Overtime is a premium pay that compensates employees for working more than 44 hours a week. In Ontario, the rules regarding the payment of overtime can be found in the Employment Standards Act (2000). These rules do not apply to federally regulated industries, like, banks or airlines, and there are exemptions for certain other kinds of work. For the most part, however, employees must receive 1.5 times their regular rate of pay for all hours worked that exceed the threshold of 44 hours of work on a weekly basis.
If an employee has an employment contract that sets out the number of hours to be worked every week, overtime pay is due for every hour worked in excess beyond the threshold. For example, an employee with a contract for a 40-hour work week will receive 1.5 times their usual rate of pay for every extra hour he or she works over 40 hours.
Managers and Supervisors
Managers and supervisors are not covered by the overtime rules, but there are very strict definitions concerning who qualifies as a “manager.” In order to be exempted, the worker must perform exclusively managerial or supervisory duties and only do other work on an exceptional basis. Even if the employee is only required to do non-supervisory work for one hour a day, the position cannot be excluded from overtime as that work is performed regularly. For instance, the store manager who also works at the counter over the lunch hour every day would be entitled to overtime if they worked for more than 44 hours in a week.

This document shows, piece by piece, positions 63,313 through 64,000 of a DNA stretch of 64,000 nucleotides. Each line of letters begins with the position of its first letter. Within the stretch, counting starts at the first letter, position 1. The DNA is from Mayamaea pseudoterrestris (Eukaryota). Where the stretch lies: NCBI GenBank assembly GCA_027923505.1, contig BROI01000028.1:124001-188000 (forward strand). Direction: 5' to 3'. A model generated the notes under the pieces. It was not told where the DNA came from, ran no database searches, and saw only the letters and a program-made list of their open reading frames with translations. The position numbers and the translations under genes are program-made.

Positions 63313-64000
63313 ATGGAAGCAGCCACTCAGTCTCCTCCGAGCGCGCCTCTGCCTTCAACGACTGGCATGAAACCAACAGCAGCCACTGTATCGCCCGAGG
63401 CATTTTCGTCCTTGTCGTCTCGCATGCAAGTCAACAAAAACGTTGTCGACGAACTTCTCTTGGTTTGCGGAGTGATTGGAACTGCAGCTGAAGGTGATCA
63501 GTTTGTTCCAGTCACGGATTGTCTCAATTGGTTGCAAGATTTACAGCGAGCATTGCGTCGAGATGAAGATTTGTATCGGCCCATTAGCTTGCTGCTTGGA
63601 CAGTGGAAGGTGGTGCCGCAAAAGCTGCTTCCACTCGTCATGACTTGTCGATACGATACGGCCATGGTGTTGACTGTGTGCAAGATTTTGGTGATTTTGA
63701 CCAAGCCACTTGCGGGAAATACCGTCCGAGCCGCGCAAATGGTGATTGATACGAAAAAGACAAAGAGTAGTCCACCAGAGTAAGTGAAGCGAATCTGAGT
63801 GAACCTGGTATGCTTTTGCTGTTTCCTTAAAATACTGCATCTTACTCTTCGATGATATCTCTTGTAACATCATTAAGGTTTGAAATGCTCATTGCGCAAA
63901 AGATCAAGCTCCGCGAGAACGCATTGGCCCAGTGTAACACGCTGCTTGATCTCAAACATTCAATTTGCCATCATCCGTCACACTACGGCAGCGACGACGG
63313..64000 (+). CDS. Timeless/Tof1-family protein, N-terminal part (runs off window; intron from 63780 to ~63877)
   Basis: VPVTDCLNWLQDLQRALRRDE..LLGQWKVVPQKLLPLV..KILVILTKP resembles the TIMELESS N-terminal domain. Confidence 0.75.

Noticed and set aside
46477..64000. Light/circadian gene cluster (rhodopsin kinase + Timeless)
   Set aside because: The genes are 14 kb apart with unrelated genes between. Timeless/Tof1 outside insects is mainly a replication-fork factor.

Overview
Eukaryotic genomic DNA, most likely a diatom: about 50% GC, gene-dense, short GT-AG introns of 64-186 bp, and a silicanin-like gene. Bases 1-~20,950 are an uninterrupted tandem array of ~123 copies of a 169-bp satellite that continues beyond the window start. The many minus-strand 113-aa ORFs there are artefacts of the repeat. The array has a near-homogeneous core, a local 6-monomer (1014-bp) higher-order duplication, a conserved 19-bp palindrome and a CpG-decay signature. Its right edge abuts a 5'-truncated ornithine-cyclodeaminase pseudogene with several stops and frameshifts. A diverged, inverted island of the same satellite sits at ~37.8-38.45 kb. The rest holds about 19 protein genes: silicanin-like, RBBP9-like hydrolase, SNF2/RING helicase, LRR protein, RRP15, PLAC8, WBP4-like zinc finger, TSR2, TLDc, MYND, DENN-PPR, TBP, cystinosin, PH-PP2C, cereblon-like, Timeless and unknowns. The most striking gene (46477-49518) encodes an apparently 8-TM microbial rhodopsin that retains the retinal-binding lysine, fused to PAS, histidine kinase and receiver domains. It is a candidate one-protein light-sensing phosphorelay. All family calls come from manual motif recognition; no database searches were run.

Calculating the “usual rate of pay” depends on whether the employee works a fixed number of hours a week. If an employee is paid a fixed amount every year but has fluctuating work hours, overtime would be payable after 44 hours. Divide the annual salary by the number of pay periods to ascertain their weekly salary, then divide that number by 44 to arrive at their hourly rate of pay. The employee is entitled to 1.5 times this amount for every hour worked in excess of 44 hours in a week.
If an employee has a usual work week of under 44 hours, they receive their normal hourly rate for all hours worked up to 44 (on top of their regular pay), then a 1.5 rate of pay for anything in excess of 44 hours.
Commissions and Multiple Rates of Pay
If an employee earns a combination of wages and commission, the commission portion must be included in calculating the overtime rate. Add together the total amount of wages and commissions that the employee earned for the first 44 hours in the week. Divide that amount by 44 to ascertain their hourly salary for the purpose of calculating overtime.
Some employees earn different rates of pay for doing different jobs. Their overtime payment must be based on the job they were doing while performing the overtime. For example, if an employee makes $14 an hour as a cashier and $12 an hour stocking shelves, they must be paid $14 x 1.5 for every hour of overtime if they were working as a cashier for at least 50% of the overtime hours.
Finally, overtime may be banked as time off in lieu of payment if both the employer and employee agree to this arrangement in writing. In such cases, the employee would receive one and a half hours of paid time off for every hour of overtime worked. The time must be taken within three months of the week in which it was earned, or within 12 months if the employee agrees in writing to this extension.
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